This account describes recent aspects of the polyketone-based synthesis of functional molecules. Polyketones are rope-like compounds that combine conformational flexibility with reaction diversity. Although natural-type polyketones, bearing a repeating 1,3-diketone sequence, are difficult to handle as synthetic components owing to complex tautomerism and rapid intramolecular cyclization, the recent development of 1,3- and 1,4-diketone hybrid sequences has enabled access to stable, discrete polyketones for further synthetic functionalization. Various molecular structures with functional properties can be generated from the polyketone chains through rope manipulations, such as bending and coiling. Herein, we introduce their synthesis and structures, focusing on the functionality derived from π-conjugation and metal ion coordination with polyketone derivatives, such as solid-state photo emission, metal-ion conduction, and adsorption.
Graphene oxide (GO) contains various types of oxygen functional groups (e.g., C–OH, C–O–C, C=O, and O=C–OH groups), which provide superior functions such as proton conductivity, catalytic activity, and selective absorption. In contrast, the complex structure of GO complicates control over its function; therefore, GO with a simple and/or uniform structure is desired. In this study, we demonstrated that monolayer GO, in which surface oxygen functional groups are controlled as epoxy groups, was successfully prepared by exfoliating graphite oxide prepared using Brodie’s method. The monolayer ratio of GO reached 99.2%, and the nanosheets were stable in water for 1 month. Fourier transform infrared, X-ray photoelectron spectroscopy, and temperature-programmed desorption analyses indicated that most oxygen functional groups on GO were epoxy groups. Further, it was determined that GO had structural regularity over a wide range and small amounts of lattice defects despite being oxidized. This means that the developed GO can potentially advance considerably GO studies by replacing previous GO.
Charge-discharge performance at −30 °C was studied by using low-viscosity ester solvents (propyl acetate (PA), propyl propionate (PP), and ethyl propionate (EP)) as electrolyte for improving the low-temperature performance of lithium-ion rechargeable batteries. Among the studied ester, PA based electrolyte shows the most superior cycle stability, and it was found that EC-PA based electrolyte increased the discharge capacity of the cell at −30 °C by 6% compared to the EC-DEC based electrolyte. Although the cell capacity at low temperature was increased, favorable solid electrolyte interface (SEI) may not be formed and the cycle stability was decreased in the cell using PA component as the electrolyte. By using an electrolyte additive for SEI formation in combination with PA based electrolyte, the low temperature discharge capacity and cycle stability were much increased which is strongly demanded for electric vehicle application.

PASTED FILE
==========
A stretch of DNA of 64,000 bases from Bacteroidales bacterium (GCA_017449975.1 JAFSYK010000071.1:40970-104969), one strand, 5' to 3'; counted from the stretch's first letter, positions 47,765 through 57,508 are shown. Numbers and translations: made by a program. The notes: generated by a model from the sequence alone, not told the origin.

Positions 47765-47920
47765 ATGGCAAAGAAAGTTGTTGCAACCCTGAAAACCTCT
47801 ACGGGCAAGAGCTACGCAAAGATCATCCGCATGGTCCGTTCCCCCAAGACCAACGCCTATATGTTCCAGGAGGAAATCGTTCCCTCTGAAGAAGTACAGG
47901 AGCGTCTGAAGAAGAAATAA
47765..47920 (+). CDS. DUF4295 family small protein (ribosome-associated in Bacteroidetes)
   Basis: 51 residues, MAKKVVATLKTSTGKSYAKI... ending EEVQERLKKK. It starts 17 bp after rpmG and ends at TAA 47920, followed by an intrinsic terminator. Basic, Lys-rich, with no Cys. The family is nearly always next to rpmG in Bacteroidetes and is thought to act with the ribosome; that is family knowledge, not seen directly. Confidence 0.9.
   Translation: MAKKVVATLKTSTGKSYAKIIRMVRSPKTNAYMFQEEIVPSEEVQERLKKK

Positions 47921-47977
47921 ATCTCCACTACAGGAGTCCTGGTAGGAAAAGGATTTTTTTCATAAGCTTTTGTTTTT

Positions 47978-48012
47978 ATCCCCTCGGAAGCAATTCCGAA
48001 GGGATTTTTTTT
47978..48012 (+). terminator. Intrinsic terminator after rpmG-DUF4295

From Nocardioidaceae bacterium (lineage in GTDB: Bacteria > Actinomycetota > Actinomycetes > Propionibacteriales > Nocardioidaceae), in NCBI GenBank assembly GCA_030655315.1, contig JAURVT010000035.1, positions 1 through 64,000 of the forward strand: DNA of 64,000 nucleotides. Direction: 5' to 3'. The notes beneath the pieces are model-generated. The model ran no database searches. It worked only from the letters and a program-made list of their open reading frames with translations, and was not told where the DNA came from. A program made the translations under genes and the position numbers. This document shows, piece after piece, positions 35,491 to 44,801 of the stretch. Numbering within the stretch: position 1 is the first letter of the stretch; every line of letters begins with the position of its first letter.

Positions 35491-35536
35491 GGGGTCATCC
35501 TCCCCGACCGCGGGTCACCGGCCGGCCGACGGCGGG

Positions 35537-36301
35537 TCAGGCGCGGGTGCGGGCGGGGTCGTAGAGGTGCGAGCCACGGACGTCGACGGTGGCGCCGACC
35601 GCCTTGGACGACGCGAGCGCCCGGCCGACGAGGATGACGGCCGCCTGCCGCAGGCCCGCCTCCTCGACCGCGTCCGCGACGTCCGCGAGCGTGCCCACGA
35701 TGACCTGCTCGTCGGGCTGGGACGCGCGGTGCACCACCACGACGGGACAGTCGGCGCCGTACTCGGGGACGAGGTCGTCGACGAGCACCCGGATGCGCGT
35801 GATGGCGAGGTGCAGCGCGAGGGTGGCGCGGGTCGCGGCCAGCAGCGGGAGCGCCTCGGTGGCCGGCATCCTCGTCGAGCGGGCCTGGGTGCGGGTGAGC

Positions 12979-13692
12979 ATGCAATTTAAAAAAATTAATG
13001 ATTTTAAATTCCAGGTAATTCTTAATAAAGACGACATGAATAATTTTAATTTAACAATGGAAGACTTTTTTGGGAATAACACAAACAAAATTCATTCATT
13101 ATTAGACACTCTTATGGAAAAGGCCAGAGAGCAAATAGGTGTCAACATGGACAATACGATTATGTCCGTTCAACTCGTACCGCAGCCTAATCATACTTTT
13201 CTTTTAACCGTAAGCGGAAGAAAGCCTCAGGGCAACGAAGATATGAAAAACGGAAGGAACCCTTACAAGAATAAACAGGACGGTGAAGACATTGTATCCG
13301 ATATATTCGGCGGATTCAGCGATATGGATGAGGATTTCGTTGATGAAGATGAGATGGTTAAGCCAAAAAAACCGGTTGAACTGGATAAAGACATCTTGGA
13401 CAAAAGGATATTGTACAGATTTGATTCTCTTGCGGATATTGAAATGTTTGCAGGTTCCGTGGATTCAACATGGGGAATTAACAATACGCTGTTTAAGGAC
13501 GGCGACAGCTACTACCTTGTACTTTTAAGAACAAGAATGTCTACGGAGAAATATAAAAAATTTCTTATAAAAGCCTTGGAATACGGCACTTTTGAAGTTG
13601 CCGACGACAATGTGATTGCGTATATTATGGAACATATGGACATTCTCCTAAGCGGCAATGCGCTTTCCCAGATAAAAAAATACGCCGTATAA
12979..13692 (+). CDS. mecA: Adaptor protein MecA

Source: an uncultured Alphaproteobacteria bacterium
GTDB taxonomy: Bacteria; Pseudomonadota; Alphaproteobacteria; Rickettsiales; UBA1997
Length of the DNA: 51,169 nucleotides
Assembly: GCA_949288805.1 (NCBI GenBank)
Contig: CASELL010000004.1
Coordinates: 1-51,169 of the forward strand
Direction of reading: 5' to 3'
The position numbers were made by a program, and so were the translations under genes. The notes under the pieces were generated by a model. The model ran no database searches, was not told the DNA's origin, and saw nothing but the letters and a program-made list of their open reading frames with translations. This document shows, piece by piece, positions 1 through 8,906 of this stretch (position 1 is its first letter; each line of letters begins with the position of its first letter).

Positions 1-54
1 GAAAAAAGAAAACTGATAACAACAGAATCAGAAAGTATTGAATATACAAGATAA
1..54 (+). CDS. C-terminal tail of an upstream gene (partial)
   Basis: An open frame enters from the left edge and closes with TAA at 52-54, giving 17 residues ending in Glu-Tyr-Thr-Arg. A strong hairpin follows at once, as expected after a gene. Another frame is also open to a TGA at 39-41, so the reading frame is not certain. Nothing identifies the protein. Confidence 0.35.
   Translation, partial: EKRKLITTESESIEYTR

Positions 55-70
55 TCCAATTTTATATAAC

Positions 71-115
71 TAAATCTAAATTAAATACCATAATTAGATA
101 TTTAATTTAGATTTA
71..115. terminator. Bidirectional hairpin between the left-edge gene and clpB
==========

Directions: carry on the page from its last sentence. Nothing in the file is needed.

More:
Hydrophobic silicone macroporous materials prepared in an aqueous solution by the sol–gel method have been considered for various applications such as separation media, heat insulators, and liquid nitrogen adsorbents. In the conventional preparation process, surfactants are used to suppress phase separation to obtain a uniform bulk material. However, a large amount of solvent and time is required to remove them before drying, which hinders industrial-scale synthesis. By copolymerizing tetra-, tri-, and bifunctional organosilicon alkoxides in an aqueous acetic acid–urea solution, flexible macroporous silicone monoliths were successfully obtained. The marshmallow-like monoliths recovered their original shape even after 80% uniaxial compression and significant bending and water repellency. The thermal conductivity of those materials was ∼0.035 W m−1 K−1 and did not increase even under 60% uniaxial compression. This characteristic property can be used for thermal insulation on surfaces with various shapes and in confined spaces under harsh conditions.